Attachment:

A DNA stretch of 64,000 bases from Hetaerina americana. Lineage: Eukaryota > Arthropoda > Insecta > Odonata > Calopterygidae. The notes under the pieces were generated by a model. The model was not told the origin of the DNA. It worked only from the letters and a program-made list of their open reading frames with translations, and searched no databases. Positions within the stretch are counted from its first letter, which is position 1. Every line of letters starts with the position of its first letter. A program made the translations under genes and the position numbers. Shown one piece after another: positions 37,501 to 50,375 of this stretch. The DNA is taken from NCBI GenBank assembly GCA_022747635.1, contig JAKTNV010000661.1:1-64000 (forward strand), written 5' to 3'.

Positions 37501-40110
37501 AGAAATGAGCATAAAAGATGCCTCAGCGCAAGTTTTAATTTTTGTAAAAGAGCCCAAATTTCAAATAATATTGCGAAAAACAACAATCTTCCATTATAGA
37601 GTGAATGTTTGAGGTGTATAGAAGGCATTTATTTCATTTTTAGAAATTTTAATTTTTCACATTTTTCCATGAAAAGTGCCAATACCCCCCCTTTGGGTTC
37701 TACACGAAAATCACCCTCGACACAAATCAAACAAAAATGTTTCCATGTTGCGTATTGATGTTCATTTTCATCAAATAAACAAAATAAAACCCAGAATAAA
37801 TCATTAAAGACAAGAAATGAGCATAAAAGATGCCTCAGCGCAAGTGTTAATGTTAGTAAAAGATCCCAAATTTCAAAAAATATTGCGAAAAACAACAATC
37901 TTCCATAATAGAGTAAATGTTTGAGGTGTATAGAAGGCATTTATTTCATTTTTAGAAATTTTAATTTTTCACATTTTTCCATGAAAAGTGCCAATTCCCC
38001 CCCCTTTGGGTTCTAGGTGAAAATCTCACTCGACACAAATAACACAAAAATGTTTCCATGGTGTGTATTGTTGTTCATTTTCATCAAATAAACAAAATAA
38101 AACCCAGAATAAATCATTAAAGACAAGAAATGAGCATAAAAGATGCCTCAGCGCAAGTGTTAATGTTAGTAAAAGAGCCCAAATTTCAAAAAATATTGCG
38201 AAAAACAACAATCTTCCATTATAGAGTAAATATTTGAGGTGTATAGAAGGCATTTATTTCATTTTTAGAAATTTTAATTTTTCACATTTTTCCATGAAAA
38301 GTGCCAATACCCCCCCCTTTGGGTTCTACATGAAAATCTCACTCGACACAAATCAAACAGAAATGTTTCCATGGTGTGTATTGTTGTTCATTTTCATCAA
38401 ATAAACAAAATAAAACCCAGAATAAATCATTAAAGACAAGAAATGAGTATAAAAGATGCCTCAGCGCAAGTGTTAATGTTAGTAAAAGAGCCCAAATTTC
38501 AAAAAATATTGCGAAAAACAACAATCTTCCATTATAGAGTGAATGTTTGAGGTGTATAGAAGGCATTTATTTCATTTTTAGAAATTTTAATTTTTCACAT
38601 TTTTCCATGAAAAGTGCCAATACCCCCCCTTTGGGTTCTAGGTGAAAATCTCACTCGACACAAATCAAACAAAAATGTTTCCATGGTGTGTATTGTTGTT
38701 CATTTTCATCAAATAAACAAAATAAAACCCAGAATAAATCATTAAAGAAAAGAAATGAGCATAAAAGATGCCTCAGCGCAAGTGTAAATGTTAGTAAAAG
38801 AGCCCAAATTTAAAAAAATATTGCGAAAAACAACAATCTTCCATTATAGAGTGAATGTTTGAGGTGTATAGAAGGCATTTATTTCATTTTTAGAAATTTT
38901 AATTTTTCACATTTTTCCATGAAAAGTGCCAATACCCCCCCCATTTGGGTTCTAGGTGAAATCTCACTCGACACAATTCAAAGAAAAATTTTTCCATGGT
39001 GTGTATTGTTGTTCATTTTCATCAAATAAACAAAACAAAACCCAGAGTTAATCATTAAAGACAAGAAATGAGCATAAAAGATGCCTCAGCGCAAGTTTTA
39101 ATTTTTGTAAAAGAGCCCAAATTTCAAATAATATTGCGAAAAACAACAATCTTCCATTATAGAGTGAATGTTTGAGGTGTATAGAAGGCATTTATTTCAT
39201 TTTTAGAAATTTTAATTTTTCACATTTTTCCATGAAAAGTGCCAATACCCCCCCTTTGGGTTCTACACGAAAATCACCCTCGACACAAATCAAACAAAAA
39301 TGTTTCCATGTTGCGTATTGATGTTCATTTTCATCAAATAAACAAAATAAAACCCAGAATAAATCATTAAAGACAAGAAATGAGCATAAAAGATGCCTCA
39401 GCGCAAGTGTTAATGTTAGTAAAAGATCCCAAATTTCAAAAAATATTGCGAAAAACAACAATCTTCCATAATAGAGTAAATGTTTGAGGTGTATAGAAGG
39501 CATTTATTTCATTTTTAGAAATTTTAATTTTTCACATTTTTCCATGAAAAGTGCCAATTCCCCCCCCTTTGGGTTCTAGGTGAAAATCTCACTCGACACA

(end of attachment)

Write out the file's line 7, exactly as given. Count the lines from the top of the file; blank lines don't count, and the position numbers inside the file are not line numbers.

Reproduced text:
37901 TTCCATAATAGAGTAAATGTTTGAGGTGTATAGAAGGCATTTATTTCATTTTTAGAAATTTTAATTTTTCACATTTTTCCATGAAAAGTGCCAATTCCCC